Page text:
Fast forward a few years and Eyck was already launching his first collection at Salone in Milan, one of the most prestigious design fairs. He ended up selling 150 pieces in his first show. Not bad for a man who, up until that point, thought design could be a possible career path for him.
As we sit outside, sipping on coffee from a set of tiny but elegant ceramic glasses, we meander on to the topic of Catawiki. Within a year, Thomas has gone from being a new seller to having a dedicated auction, an indicator of his appeal. Yet he started on Catawiki as a buyer.
“The first time I discovered Catawiki, I was missing some cutlery from my collection, and I got wrapped up in bidding for these. I started bidding on a few more items until around June 2019. I thought I'd sell a book that normally retailed at 49 EUR, but I managed to sell it for 80. And I thought this is amazing!”
After selling multiple pieces on Catawiki, a design expert reached out to him about the prospect of doing a Thomas Eyck auction.
He was convinced it wouldn’t work. That his pieces wouldn’t sell in Holland. ”They told me not to worry, so last October, we did the first Thomas Eyck auction—around 50 lots. I told them if we got €5,000, I'd be happy. We got €11,000. I really couldn't believe it.” Thomas did another auction soon after for another €8000. At that point, “you become a bit addicted,” he says.
When the coronavirus pandemic started, and Thomas’ vendors started cancelling his orders, he turned to Catawiki. It soon became the channel that kept his business going.
“Luckily, I had a great fair in Paris at Maison Object. But when corona hit, all my usual customers cancelled their orders because they had to close their shops.” That was when Thomas decided to increase his selling with Catawiki. “We do one every three weeks, and now Catawiki makes up 12% of my total sales. I’ve made 20% more than the same time last year”.
Thomas’ home is an embodiment of his work. The fleet of pigeon shaped cushions are works by Christien Meindartsma and now part of the Eyck collection. The decorous display of kaleidoscopic beetles on the wall came from a chance encounter at an art show in Rotterdam.
“They were all hanging on the wall, and I just couldn't focus on my stuff anymore. I was touched by the power of the beetles. I bought them all. The following week, they were exclusive to my collection. They thought I was totally mad”, laughs Thomas.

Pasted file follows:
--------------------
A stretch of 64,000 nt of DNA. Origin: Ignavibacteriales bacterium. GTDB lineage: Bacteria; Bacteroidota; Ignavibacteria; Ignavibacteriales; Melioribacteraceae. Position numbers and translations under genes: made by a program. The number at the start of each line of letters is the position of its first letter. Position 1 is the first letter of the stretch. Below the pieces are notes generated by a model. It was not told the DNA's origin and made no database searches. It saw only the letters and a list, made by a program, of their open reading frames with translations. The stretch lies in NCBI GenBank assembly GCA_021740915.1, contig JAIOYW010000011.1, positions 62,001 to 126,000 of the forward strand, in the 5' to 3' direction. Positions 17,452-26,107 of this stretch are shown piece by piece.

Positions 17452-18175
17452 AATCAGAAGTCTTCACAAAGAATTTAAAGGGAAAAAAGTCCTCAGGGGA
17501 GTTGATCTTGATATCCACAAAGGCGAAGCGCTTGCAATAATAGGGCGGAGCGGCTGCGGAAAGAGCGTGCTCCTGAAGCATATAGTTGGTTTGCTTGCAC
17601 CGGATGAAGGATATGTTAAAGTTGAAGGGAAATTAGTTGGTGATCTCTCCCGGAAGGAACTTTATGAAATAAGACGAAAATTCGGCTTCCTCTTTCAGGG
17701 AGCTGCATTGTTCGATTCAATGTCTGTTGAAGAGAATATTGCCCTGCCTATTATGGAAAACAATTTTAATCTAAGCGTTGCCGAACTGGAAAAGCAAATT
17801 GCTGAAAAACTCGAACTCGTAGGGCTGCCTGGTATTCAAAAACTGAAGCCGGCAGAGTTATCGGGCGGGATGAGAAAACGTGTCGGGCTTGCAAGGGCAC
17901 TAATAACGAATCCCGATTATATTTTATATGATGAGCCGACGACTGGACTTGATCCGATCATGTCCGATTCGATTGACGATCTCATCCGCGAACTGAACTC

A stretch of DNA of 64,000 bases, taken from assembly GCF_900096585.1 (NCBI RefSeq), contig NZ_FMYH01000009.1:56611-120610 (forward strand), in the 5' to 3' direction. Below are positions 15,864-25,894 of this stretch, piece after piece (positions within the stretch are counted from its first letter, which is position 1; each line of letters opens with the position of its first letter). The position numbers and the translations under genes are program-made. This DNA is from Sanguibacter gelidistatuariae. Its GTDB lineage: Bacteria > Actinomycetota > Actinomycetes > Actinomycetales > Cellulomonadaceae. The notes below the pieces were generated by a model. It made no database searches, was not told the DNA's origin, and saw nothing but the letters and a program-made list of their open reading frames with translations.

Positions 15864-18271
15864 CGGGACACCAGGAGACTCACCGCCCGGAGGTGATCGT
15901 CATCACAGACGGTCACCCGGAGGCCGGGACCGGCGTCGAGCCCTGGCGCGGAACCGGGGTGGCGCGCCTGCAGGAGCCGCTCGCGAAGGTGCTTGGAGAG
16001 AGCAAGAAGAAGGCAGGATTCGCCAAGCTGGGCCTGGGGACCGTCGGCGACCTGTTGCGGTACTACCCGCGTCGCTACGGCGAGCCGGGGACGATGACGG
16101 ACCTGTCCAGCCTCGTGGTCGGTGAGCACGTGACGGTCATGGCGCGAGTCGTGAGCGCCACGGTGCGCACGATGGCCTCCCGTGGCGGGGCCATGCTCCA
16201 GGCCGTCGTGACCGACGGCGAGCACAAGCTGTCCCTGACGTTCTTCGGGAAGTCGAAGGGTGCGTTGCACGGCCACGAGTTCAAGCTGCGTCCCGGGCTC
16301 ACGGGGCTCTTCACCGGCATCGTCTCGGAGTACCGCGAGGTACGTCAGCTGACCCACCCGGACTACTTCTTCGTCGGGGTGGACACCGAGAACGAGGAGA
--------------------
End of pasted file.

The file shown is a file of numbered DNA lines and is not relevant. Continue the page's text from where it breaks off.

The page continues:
This is Thomas’ appeal. He builds a collection he loves and one that isn’t easily categorised by style, or as decorative or functional because it doesn’t need to be. Great craftspersonship has been the key to his success.
“[The pieces] are beautiful and beautifully made. The distinction between art and design just doesn't bother me. If you think it's art, it's art, if you think it's design, then you call it design. Take some vases I have in my collection as an example, they're worth three, four, five thousand euros. People say ‘I could buy a beautiful vase for €25. And I'd say ‘Yes, that's true. But it's a different vase’. If you don't feel it, then you can't explain it”.
For Thomas, the process of creating and all the people involved makes the way he works worthwhile. “When I design a piece, it's not just about the object, it's the story. It's the contact with the designers, the stages, all the parts that pull it all together”.
“When I was 22, I didn't have the connection with art that my parents had. I found that in design. That's the language I speak. Design can make me emotional. Of course, it's all just objects. And health is far more important than the beautiful lighting piece in your room. But I'm glad that I can enjoy looking at things and think of how beautiful they are. Design makes me feel more than I thought I could. Life is divided by bigger things but more often than not, you find happiness in the little things”.